Launched in collaboration with arts charity Studio Voltaire, Deller’s pieces have raised £25,000 for the organisation. “It’s been the most popular range we have ever made,” said the charity’s head of development Niamh Conneely. Of an original stock of 800 T-shirts, only 60 remain.
By Leah Harper
More fun than a skirt, and less formal than trousers, this season’s big trend will have all weather covered
First there was the return of the pant suit, spearheaded by Lady Gaga on stage and Hillary Clinton in Congress. Now the latest version of the trend is a far more relaxed affair, and it’s set to be the look of the summer.
Short suits – oversized blazers paired with coordinating loose-fit tailored shorts – are this summer’s power suit.
By Sali Hughes
Start kids on a lifetime of diligent skincare with these giftable, quality products
The mere suggestion of luxury skincare for teenagers may horrify, but I see the logic in using special occasions to treat kids to a solid routine, so covetable that it might finally encourage regular use. Young people like things that are theirs alone, and I’d sooner set up a lifetime of diligent skincare than waste another penny on an in-game purchase.
MyClarins is Clarins’ second stab at the teen market, and this time it’s vegan. There’s a full regime: two cleansers, three day creams (spanning all skin types), treatments and a sleeping mask (night cream by a cooler name). It is priced from £15 to £24 (comparable to the cost of an Asos frock). The quality is excellent. I gladly slather the moisturisers, packed with coconut and plant extracts, on my face. The hydrating mist occupies my handbag as I type. I’ve no use for the Pore-less Blur And Matte Stick, which was snaffled enthusiastically by a friend’s daughter who’d now sooner unfollow a Kardashian than part with it. It slicks on like Pritt Stick, removing shine, under or over makeup. My only snark is the face wash doesn’t remove makeup, and I’m no fan of cleanser that leaves skin so squeaky it sounds as though it’s pleading for lubrication. Nonetheless, MyClarins is well-designed, non-patronising and highly desirable – made even more so by the brand’s pledge to never sell it in China, where animal testing is mandatory.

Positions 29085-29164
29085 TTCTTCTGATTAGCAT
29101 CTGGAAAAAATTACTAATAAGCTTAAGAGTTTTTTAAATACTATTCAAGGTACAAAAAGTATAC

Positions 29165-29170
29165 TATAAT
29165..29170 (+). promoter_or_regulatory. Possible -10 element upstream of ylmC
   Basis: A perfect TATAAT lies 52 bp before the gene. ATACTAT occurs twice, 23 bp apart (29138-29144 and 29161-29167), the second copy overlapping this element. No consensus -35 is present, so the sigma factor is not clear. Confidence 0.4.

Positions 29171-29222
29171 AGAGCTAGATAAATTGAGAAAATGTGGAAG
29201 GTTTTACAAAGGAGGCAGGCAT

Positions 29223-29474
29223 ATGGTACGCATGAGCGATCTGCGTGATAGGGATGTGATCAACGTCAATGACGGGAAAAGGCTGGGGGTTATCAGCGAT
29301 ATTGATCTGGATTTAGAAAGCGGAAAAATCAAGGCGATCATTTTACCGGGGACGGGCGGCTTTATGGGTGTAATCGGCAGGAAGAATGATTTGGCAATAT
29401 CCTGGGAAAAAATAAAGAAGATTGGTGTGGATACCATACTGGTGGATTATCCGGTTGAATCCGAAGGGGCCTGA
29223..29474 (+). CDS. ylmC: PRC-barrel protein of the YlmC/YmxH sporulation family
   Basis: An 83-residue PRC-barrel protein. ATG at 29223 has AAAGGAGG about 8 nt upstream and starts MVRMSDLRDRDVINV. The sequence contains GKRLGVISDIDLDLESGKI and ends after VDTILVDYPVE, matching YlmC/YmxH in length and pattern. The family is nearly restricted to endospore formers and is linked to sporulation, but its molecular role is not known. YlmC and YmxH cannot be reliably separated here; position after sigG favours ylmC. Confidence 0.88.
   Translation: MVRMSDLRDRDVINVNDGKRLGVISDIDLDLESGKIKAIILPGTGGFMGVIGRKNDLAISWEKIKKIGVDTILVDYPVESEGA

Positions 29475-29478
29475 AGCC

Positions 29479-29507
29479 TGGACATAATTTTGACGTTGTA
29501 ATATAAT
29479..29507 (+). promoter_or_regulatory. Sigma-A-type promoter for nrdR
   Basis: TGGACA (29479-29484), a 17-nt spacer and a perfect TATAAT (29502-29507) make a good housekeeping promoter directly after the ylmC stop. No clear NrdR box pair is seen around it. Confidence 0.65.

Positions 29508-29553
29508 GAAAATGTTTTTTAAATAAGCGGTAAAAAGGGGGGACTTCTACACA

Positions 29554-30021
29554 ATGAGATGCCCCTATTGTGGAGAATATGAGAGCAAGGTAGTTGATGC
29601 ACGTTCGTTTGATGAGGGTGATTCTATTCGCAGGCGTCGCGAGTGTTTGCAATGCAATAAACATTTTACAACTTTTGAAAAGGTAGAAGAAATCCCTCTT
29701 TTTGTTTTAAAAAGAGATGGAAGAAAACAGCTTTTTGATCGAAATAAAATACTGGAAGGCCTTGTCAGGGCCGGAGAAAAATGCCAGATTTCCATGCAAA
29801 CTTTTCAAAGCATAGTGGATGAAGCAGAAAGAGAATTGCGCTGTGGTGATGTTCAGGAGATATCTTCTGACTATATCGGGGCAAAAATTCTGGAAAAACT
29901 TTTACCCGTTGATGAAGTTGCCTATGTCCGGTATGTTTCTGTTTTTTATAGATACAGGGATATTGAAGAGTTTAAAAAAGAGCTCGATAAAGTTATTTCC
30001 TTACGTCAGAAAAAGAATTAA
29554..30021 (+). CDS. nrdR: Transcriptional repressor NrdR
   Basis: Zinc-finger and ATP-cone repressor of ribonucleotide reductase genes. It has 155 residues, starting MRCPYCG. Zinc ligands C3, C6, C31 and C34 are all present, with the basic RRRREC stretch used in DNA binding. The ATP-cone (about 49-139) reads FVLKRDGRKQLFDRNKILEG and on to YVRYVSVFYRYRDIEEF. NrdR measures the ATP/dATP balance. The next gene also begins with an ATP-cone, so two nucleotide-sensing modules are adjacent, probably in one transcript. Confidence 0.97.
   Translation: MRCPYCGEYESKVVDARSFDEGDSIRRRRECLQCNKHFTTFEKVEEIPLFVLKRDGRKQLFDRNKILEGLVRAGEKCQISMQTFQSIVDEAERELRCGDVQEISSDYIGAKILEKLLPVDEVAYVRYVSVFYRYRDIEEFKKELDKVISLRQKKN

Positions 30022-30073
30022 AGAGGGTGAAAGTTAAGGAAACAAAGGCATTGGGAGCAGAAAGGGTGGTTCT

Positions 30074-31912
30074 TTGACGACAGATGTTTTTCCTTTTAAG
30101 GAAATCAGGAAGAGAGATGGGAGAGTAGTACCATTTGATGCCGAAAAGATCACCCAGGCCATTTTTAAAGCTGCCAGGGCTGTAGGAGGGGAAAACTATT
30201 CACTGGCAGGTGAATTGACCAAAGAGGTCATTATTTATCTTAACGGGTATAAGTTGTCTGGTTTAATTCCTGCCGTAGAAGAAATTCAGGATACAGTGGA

Bari Seiden-Young has been named senior vice president, global corporate communications, citizenship and sustainability, at the Estée Lauder Cos. Inc.
While the group’s brands have long had sustainability and corporate citizenship initiatives — MAC, for example, with recycling packaging at its stores and the MAC AIDS Fund — Lauder is now looking to integrate those ideals more fully into its corporate structure.
In March, chief executive officer Fabrizio Freda unveiled the company’s goals for sustainability and corporate citizenship, which include everything from identifying and creating action plans around sensitive ingredients, like palm oil, to developing an online glossary of all key ingredients with descriptions by 2025. The efforts are being led by Nancy Mahon, senior vice president for global corporate citizenship and sustainability.
In her new role, Seiden-Young will be charged with increasing global awareness of the group’s activities in these areas. An 18-year veteran of the company, she will continue to oversee communications for the Estée Lauder Cos.’ Breast Cancer Campaign and the Lauder family. She will report jointly to Alexandra Trower, executive vice president, global communications, and Mahon.
With the new sustainability framework, Lauder is looking to affect broader industry change — including the kind that comes by working toward the same
The beauty brand of former Vogue editor in chief Diana Vreeland has been acquired by TPR Holdings, WWD has confirmed.
Diana Vreeland’s Empress fragrances.
Diana Vreeland was launched and built by Vreeland’s grandson, Alexander Vreeland. The line includes several fragrances — one of which is nominated for a Fragrance Foundation Award this year — as well as a body cream. Industry sources estimated the brand is doing about $10 million in retail sales. Terms of the deal were not disclosed.
According to Brian Robinson, chief executive officer of TPR, the firm intends to “aggressively expand” international distribution and focus on only the “best points of distribution” for Diana Vreeland going forward. The deal closed in December 2018, he said, and the brand has signed Luxasia to enter Hong Kong and China and Das Elite to expand in the Middle East.
The brand will continue to develop fragrances with International Flavors & Fragrances Inc., including a line specifically meant for Russia that is slated to launch in 2020. Several non-fragrance stockkeeping units are also in development, and could make their debuts later this year or in early 2020.